For the Birds

December 30, 2011

A good pair of binoculars can be a weighty item to add to full panniers. But the few times I've elected to leave them behind, I've regretted doing so.

They are for the birds. Literally.

Several days or sometimes weeks can go by when I just don't reach for them. But that moment when you encounter toucans in Guatemala, or magnificent frigate birds in Turkey, or bald eagles in northwest Washington, binoculars are worth their weight in gold.

In Venezuela we were in Los Llanos, the vast, flat marshy plains that are home to hundreds of bird species. One evening, a large flock of birds flew above us, silhouetted against the bright glow of the soon-to-be-setting sun.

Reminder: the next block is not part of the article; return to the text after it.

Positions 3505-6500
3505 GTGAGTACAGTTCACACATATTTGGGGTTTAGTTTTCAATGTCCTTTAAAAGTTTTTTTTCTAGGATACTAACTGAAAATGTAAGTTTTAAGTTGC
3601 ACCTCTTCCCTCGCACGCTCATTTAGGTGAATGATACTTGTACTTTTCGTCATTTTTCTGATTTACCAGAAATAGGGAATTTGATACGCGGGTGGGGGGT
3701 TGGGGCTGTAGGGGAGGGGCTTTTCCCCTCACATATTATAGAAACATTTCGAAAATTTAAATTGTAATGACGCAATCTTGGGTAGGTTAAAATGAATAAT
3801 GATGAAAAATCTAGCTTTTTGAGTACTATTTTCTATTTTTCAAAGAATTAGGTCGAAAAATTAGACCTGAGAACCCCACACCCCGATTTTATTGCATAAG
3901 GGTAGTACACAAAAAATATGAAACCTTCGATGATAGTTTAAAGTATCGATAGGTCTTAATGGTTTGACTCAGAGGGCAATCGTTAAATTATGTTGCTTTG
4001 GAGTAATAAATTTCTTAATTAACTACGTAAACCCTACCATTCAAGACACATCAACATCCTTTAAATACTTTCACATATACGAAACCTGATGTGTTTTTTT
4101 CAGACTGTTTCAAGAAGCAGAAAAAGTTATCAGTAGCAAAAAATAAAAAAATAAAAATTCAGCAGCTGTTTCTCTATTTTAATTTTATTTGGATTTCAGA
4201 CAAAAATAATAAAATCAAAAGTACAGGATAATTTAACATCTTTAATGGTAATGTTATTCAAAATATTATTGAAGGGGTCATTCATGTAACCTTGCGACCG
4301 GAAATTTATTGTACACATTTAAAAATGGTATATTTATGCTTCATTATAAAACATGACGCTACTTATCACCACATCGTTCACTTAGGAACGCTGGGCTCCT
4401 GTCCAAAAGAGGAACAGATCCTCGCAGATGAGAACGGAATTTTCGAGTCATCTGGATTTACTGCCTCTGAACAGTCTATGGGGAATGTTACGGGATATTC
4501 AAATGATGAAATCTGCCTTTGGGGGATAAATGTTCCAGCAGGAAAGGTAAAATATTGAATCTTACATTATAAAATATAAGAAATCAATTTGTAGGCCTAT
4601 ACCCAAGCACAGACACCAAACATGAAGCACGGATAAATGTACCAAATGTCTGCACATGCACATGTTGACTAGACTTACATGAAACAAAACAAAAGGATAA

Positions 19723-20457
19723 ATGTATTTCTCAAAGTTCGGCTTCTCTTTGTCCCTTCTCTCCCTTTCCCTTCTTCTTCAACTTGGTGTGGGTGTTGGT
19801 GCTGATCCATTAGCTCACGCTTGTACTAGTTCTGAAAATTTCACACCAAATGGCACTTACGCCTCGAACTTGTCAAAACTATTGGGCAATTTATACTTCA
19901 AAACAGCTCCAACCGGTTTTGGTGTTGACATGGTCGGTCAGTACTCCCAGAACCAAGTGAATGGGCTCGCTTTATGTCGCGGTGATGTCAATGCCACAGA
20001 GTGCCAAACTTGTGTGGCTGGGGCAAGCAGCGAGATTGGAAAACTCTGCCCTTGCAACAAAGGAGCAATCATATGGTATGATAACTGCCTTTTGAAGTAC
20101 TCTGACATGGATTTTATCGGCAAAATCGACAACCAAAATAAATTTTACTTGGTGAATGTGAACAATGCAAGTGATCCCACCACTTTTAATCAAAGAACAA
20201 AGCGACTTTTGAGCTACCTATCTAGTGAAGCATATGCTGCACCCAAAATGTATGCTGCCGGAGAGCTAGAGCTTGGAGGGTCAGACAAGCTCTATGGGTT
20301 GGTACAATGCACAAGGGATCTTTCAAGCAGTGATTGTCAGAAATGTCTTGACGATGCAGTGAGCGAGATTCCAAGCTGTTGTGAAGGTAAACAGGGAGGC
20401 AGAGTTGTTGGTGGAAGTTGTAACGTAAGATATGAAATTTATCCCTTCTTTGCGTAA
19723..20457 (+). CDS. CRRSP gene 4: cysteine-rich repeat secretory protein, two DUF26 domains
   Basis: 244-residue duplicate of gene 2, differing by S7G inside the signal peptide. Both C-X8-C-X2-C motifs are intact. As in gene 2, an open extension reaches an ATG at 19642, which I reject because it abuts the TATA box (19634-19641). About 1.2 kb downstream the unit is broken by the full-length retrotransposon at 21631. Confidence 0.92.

It wasn't until they flew to the west side of the road that the sun beams revealed the birds' true colors: the most intense red-orange I'd ever seen in nature. Even far away it was spectacular, but with the binoculars? These birds didn't look real. They looked like they'd been dipped in dye. They were the color of the orange breakfast drink of my youth. I jumped up and down like a seven year-old.

I hope you too get a chance to see a flock of scarlet ibises someday. And if you do, I hope you (or one of your traveling companions) remembered to pack the binoculars.


Photos by Willie Weir

SIGHTS AND SOUNDS is posted every other Friday. Willie Weir is a columnist for Adventure Cyclist magazine. His books, Travels with Willie and Spokesongs, will inspire you to hit the road, and might change the way you approach bicycle travel. He lives in Seattle with his wife Kat. You can read about their adventures at


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